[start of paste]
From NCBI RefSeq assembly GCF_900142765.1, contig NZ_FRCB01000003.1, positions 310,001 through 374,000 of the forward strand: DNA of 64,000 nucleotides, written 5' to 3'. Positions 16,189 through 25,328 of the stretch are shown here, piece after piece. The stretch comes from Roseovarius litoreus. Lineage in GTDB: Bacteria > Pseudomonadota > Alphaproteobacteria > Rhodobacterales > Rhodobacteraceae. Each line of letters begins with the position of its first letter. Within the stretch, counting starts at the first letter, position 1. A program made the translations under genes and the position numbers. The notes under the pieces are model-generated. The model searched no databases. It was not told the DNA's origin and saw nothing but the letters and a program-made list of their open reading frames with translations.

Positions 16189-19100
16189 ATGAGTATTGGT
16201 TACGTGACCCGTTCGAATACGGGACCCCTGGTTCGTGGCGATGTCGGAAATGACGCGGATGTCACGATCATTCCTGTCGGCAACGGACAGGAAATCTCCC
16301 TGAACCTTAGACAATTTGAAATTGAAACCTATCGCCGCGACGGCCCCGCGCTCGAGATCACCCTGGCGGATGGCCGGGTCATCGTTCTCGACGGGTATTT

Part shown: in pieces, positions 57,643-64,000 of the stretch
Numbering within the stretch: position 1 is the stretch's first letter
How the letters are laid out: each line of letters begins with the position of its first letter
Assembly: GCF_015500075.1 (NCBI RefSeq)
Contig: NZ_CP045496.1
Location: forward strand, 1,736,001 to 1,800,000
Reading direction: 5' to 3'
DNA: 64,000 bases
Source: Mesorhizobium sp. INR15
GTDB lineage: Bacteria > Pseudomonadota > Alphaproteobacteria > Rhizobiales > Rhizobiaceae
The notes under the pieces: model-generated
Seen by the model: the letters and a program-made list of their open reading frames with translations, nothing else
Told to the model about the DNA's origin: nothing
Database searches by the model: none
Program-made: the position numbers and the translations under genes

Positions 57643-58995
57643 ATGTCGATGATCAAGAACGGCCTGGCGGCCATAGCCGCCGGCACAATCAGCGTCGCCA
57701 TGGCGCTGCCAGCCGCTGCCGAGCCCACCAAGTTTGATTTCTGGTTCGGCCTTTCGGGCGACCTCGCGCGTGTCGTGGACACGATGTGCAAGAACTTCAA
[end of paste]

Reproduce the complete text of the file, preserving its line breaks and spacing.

From NCBI RefSeq assembly GCF_900142765.1, contig NZ_FRCB01000003.1, positions 310,001 through 374,000 of the forward strand: DNA of 64,000 nucleotides, written 5' to 3'. Positions 16,189 through 25,328 of the stretch are shown here, piece after piece. The stretch comes from Roseovarius litoreus. Lineage in GTDB: Bacteria > Pseudomonadota > Alphaproteobacteria > Rhodobacterales > Rhodobacteraceae. Each line of letters begins with the position of its first letter. Within the stretch, counting starts at the first letter, position 1. A program made the translations under genes and the position numbers. The notes under the pieces are model-generated. The model searched no databases. It was not told the DNA's origin and saw nothing but the letters and a program-made list of their open reading frames with translations.

Positions 16189-19100
16189 ATGAGTATTGGT
16201 TACGTGACCCGTTCGAATACGGGACCCCTGGTTCGTGGCGATGTCGGAAATGACGCGGATGTCACGATCATTCCTGTCGGCAACGGACAGGAAATCTCCC
16301 TGAACCTTAGACAATTTGAAATTGAAACCTATCGCCGCGACGGCCCCGCGCTCGAGATCACCCTGGCGGATGGCCGGGTCATCGTTCTCGACGGGTATTT

Part shown: in pieces, positions 57,643-64,000 of the stretch
Numbering within the stretch: position 1 is the stretch's first letter
How the letters are laid out: each line of letters begins with the position of its first letter
Assembly: GCF_015500075.1 (NCBI RefSeq)
Contig: NZ_CP045496.1
Location: forward strand, 1,736,001 to 1,800,000
Reading direction: 5' to 3'
DNA: 64,000 bases
Source: Mesorhizobium sp. INR15
GTDB lineage: Bacteria > Pseudomonadota > Alphaproteobacteria > Rhizobiales > Rhizobiaceae
The notes under the pieces: model-generated
Seen by the model: the letters and a program-made list of their open reading frames with translations, nothing else
Told to the model about the DNA's origin: nothing
Database searches by the model: none
Program-made: the position numbers and the translations under genes

Positions 57643-58995
57643 ATGTCGATGATCAAGAACGGCCTGGCGGCCATAGCCGCCGGCACAATCAGCGTCGCCA
57701 TGGCGCTGCCAGCCGCTGCCGAGCCCACCAAGTTTGATTTCTGGTTCGGCCTTTCGGGCGACCTCGCGCGTGTCGTGGACACGATGTGCAAGAACTTCAA